One of the oldest forms of classification is known as linear discriminant analysis. The idea is to form linear combinations of predictor variables (similar to a linear regression model) in such a way that the average value of these linear combinations will be as different as possible for the different levels of the classification variable. Based on the values of the linear combinations, linear discriminant analysis reports a set of posterior probabilities for every level of the classification, for each observation, along with the level of the classification variable that the analysis predicted. Suppose we have a classification variable that can take one of three values: after a linear discriminant analysis, we will have three probabilities (adding up to one) for each variable that tell how likely it is that the observation be categorized into each of the three categories; the predicted classificiation is the one that had the highest probability, and we can get insight into the quality of the classification by looking at the values of the probabilities.
To study the different classification methods, we'll use a data set about different wines. This data set contains various measures regarding chemical and other properties of the wines, along with a variable identifying the Cultivar (the particular variety of the grape from which the wine was produced). We'll try to classify the observations based on the Cultivar, using the other variables. The data is available at http://www.stat.berkeley.edu/classes/s133/data/wine.data; information about the variables is at http://www.stat.berkeley.edu/classes/s133/data/wine.names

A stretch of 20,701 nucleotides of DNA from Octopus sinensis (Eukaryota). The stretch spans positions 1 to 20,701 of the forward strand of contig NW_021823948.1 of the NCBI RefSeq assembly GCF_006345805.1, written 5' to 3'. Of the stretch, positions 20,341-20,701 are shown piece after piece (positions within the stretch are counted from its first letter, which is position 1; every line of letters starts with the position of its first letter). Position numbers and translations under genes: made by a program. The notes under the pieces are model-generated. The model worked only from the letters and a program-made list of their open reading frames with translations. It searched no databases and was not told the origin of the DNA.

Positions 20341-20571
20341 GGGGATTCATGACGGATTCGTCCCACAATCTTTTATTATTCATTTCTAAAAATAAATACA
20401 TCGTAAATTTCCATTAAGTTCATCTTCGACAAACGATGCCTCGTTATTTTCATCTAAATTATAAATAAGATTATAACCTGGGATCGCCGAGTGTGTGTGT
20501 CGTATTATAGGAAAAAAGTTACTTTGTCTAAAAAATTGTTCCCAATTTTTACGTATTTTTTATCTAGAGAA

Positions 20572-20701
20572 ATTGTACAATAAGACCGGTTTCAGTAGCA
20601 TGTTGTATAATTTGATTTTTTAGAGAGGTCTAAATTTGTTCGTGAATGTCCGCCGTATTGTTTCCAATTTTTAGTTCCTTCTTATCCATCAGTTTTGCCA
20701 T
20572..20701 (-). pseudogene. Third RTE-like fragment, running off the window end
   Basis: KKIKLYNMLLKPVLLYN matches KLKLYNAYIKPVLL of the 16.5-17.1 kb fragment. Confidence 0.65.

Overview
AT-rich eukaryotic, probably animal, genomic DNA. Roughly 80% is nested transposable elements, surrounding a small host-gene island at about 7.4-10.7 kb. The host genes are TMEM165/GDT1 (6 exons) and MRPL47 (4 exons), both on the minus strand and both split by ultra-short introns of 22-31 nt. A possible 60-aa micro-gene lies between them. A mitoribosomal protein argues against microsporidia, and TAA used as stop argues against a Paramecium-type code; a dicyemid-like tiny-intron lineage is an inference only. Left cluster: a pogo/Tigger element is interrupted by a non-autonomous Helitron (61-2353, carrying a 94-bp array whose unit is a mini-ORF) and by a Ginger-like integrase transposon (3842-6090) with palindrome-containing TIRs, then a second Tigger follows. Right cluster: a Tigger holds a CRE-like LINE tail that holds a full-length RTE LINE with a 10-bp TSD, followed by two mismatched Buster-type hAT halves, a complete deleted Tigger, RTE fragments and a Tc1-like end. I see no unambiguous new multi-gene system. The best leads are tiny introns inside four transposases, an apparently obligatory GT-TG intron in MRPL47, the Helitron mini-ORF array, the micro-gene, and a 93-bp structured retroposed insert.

First, we'll read in the wine dataset:
```wine = read.csv('http://www.stat.berkeley.edu/classes/s133/data/wine.data',header=FALSE)
names(wine) = c("Cultivar", "Alcohol", "Malic.acid", "Ash", "Alkalinity.ash",
"Magnesium", "Phenols", "Flavanoids", "NF.phenols", "Proanthocyanins",
"Color.intensity","Hue","OD.Ratio","Proline")
wine\$Cultivar = factor(wine\$Cultivar)

```
Notice that I set wine\$Cultivar to be a factor. Factors are very important and useful in modeling functions because categorical variables almost always have to be treated differently than numeric variables, and turning a categorical variable into a factor will insure that they are always used properly in modeling functions. Not surprisingly, the dependent variable for lda must be a factor.
The class library of R provides two functions for nearest neighbor classification. The first, knn, takes the approach of using a training set and a test set, so it would require holding back some of the data. The other function, knn.cv uses leave-out-one cross-validation, so it's more suitable to use on an entire data set.
Let's use knn.cv on the wine data set. Since, like cluster analysis, this technique is based on distances, the same considerations regarding standardization as we saw with cluster analysis apply. Let's examine a summary for the data frame:
```> summary(wine)
Cultivar    Alcohol        Malic.acid         Ash        Alkalinity.ash
1:59     Min.   :11.03   Min.   :0.740   Min.   :1.360   Min.   :10.60
2:71     1st Qu.:12.36   1st Qu.:1.603   1st Qu.:2.210   1st Qu.:17.20